>> Also, all the released versions of D are available for download. There is no
>> need to constantly download the latest if that disrupts your projects.
>>
>
> And with the comming deprecation of D1, what then?

It'll still be there for download for those that want to use it.


> Going backwards is almost never the answer with D2, the bugs are almost always
> still there.

To me, 'stable' means unchanging, not 'has no bugs'.


July 15, 2012
On 7/14/2012 6:42 PM, Adam Wilson wrote:
> I believe that there IS a problem here. There are people who, for various
> reasons, cannot use Git HEAD, and they have open problems. They are stuck. I
> believe that is the unstated impetus for this thread.

There is no answer to:

"Do not change things, but change everything."


July 15, 2012
On 7/15/2012 10:25 AM, captaindet wrote:
> pls make a fresh build available on a weekly or at least biweekly basis, just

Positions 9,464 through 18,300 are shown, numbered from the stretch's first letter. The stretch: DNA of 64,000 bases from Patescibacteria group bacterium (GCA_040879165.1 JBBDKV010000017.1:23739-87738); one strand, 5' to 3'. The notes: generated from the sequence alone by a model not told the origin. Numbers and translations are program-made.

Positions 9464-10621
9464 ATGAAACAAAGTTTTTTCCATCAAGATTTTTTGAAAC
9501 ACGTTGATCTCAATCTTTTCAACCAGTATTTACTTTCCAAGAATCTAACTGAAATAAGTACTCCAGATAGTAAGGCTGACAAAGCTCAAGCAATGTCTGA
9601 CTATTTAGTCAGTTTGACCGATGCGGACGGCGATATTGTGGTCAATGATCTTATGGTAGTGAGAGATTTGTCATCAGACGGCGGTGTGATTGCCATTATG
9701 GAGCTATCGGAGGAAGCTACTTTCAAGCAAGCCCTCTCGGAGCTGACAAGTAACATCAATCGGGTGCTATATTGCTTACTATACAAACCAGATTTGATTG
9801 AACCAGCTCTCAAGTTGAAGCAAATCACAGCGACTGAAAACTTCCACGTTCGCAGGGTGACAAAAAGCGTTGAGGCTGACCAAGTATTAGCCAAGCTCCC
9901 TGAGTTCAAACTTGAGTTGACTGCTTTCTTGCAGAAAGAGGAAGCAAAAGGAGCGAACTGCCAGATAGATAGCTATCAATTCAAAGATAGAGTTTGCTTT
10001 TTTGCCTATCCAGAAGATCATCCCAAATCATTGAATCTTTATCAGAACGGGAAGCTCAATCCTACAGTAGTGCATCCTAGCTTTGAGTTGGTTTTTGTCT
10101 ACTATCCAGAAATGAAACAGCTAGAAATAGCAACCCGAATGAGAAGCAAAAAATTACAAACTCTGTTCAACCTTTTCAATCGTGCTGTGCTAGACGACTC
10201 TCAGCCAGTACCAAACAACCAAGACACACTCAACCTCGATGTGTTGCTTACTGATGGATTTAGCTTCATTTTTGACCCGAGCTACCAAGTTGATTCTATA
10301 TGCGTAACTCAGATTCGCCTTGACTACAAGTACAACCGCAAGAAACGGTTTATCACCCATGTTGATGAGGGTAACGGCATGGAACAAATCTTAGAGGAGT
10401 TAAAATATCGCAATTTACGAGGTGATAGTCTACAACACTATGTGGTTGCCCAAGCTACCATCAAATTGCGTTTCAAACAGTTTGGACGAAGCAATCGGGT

> with regressions fixed.

2.059 had only 3 outstanding regressions.


July 15, 2012
On Sunday, July 15, 2012 15:30:57 Walter Bright wrote:
> On 7/15/2012 3:27 PM, Jonathan M Davis wrote:
> > The problem is that we're still ironing out too much, and most of the breakage relates to bug fixes, not new features.
> 
> There's been a lot of non-bug-fixing breakage, for example, renaming library functions.

Yeah, but those are always done through a deprecation path, so there's no immediate breakage. And we've done most of that already, so that should be happening less and less.

However, if we did move to a model where we had major and minor releases, then deprecating and removing functions would presumably be restricted to major releases.